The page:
Around the Bend: Such A Pretty Face by Cathy Lamb
Around the Bend is an On the Bookcase Feature bringing attention to upcoming reading group-appropriate titles.
Such a Pretty Face by Cathy Lamb. (Kensington Books, August 2010)
In this warm, funny, thoroughly candid novel, acclaimed author Cathy Lamb introduces an unforgettable heroine who’s half the woman she used to be, and about to find herself for the first time.
Two years and 170 pounds ago, Stevie Barrett was wheeled into an operating room for surgery that most likely saved her life. Since that day, a new Stevie has emerged, one who walks without wheezing, plants a garden for self-therapy, and builds and paints fantastical wooden chairs. At thirty-five, Stevie is the one thing she never thought she’d be: thin.
But for everything that’s changed, some things remain the same. Stevie’s shyness refuses to melt away. She still can’t look her neighbors’ gorgeous great-nephew in the eye. The Portland law office where she works remains utterly dysfunctional, as does her family—the aunt, uncle, and cousins who took her in when she was a child. To top it off, her once supportive best friend clearly resents her weight loss.
By far the biggest challenge in Stevie’s new life lies in figuring out how to define her new self. Collaborating with her cousins to plan her aunt and uncle’s problematic fortieth anniversary party, Stevie starts to find some surprising answers—about who she is, who she wants to be, and how the old Stevie evolved in the first place. And with each revelation, she realizes the most important part of her transformation may not be what she’s lost, but the courage and confidence she’s gathering, day by day.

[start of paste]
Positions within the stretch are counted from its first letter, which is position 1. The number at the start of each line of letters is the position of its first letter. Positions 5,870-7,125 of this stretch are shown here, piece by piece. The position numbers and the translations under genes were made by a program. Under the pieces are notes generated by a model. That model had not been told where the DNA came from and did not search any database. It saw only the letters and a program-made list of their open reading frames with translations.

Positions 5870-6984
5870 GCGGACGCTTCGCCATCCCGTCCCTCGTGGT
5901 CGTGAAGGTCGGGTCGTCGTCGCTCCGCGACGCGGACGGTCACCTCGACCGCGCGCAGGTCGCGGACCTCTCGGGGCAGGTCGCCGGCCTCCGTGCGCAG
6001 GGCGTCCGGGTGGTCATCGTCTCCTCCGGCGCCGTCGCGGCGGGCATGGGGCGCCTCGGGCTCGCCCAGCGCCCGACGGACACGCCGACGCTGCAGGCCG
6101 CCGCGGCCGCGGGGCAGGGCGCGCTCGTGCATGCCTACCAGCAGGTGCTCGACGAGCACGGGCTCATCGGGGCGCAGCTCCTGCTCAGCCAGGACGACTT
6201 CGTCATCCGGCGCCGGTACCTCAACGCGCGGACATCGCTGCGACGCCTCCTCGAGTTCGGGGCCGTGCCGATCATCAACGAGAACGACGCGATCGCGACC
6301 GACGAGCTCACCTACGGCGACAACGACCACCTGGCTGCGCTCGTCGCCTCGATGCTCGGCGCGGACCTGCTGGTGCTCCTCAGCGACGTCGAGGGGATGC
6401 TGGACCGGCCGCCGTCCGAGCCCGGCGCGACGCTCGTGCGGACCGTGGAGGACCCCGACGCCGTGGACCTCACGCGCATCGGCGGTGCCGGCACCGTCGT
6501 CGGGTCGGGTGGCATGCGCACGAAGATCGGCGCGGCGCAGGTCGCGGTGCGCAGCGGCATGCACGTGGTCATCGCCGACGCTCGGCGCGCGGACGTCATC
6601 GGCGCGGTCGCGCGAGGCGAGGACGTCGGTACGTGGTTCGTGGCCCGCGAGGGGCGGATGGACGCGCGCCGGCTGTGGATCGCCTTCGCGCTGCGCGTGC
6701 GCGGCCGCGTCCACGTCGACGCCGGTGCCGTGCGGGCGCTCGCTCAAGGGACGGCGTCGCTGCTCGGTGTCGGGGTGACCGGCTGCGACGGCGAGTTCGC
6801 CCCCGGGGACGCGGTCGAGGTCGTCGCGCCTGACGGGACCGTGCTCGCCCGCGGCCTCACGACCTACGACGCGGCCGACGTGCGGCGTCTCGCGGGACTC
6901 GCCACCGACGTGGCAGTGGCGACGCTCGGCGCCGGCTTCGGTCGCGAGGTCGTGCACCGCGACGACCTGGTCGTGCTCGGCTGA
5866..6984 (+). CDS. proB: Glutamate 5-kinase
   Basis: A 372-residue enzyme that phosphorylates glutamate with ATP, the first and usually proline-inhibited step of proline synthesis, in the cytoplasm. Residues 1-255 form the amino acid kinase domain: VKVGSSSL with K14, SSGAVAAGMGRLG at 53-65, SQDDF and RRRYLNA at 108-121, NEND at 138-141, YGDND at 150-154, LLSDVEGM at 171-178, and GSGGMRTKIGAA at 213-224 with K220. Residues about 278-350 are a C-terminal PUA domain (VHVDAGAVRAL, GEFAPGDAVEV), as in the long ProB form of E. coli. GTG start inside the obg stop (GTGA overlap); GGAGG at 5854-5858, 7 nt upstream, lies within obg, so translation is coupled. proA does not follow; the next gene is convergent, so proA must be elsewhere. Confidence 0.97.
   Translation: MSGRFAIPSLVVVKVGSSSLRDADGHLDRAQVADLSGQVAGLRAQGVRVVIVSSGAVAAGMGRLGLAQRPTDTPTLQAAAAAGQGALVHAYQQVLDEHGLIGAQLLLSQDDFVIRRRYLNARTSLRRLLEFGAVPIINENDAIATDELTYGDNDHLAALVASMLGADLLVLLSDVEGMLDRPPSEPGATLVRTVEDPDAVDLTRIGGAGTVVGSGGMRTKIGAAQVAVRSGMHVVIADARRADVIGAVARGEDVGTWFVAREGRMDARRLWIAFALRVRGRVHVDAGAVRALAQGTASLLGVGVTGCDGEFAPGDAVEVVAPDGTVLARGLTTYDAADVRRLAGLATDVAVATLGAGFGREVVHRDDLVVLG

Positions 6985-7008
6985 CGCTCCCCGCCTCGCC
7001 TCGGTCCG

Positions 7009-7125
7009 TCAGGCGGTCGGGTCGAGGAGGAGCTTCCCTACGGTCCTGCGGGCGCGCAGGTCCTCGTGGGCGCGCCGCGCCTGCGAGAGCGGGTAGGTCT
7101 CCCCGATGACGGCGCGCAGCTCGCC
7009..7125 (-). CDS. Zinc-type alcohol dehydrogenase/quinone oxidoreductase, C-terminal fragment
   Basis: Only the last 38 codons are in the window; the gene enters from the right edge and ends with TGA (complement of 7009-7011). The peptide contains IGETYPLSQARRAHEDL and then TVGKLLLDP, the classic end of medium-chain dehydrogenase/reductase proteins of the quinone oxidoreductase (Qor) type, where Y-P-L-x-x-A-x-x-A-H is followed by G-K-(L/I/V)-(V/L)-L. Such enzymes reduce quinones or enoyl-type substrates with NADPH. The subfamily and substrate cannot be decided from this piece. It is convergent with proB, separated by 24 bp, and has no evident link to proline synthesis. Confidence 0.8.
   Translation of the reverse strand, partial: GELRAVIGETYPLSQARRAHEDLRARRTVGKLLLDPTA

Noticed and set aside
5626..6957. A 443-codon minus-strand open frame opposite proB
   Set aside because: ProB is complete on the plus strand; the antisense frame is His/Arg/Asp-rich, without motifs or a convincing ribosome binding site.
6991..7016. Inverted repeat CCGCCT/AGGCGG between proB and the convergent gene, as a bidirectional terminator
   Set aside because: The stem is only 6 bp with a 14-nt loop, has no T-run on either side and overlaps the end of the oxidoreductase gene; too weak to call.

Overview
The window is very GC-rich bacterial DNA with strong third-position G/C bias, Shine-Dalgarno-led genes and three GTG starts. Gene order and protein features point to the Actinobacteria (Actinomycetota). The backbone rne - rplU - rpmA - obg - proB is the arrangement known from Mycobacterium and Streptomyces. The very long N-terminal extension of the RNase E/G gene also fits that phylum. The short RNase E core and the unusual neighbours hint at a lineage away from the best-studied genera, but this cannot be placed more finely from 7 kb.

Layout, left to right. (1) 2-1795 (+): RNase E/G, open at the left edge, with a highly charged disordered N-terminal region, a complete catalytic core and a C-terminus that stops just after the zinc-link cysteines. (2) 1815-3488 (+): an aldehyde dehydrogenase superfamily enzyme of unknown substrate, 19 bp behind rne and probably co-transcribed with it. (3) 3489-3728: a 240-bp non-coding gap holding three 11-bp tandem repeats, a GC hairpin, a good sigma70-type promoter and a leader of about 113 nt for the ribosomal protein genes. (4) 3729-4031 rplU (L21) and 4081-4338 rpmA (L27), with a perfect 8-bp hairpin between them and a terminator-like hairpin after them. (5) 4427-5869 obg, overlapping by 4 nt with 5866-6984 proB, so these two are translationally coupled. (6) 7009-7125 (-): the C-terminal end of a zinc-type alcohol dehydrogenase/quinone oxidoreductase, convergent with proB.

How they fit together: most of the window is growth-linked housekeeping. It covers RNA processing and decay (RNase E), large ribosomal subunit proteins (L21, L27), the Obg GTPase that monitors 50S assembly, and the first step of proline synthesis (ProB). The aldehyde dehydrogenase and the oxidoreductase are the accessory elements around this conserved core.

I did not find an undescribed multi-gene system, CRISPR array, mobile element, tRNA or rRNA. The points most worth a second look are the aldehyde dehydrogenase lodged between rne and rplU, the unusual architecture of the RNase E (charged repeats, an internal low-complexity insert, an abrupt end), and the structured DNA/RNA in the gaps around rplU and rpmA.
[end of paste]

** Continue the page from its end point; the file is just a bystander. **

As achingly honest as it is witty, Such A Pretty Face is a richly insightful novel of one woman’s search for love, family, and acceptance, of the pain we all carry—and the wonders that can happen when we let it go at last.
Ashville, Oregon -- 1980
I know when it started.
It was June 14th, two days after my tenth birthday. An eerie red-gold haze enshrouded the moon. Frothing gray and black clouds drifted across it, as if they were trying to hide its evilness, but couldn't quite overpower that glowing white light.
Cathy Lamb, the author of Julia’s Chocolates, The Last Time I Was Me, and Henry’s Sisters, lives in Oregon. She is married with three children. She writes late at night when it's just her and the moon and a few shooting stars.
Look for this in August!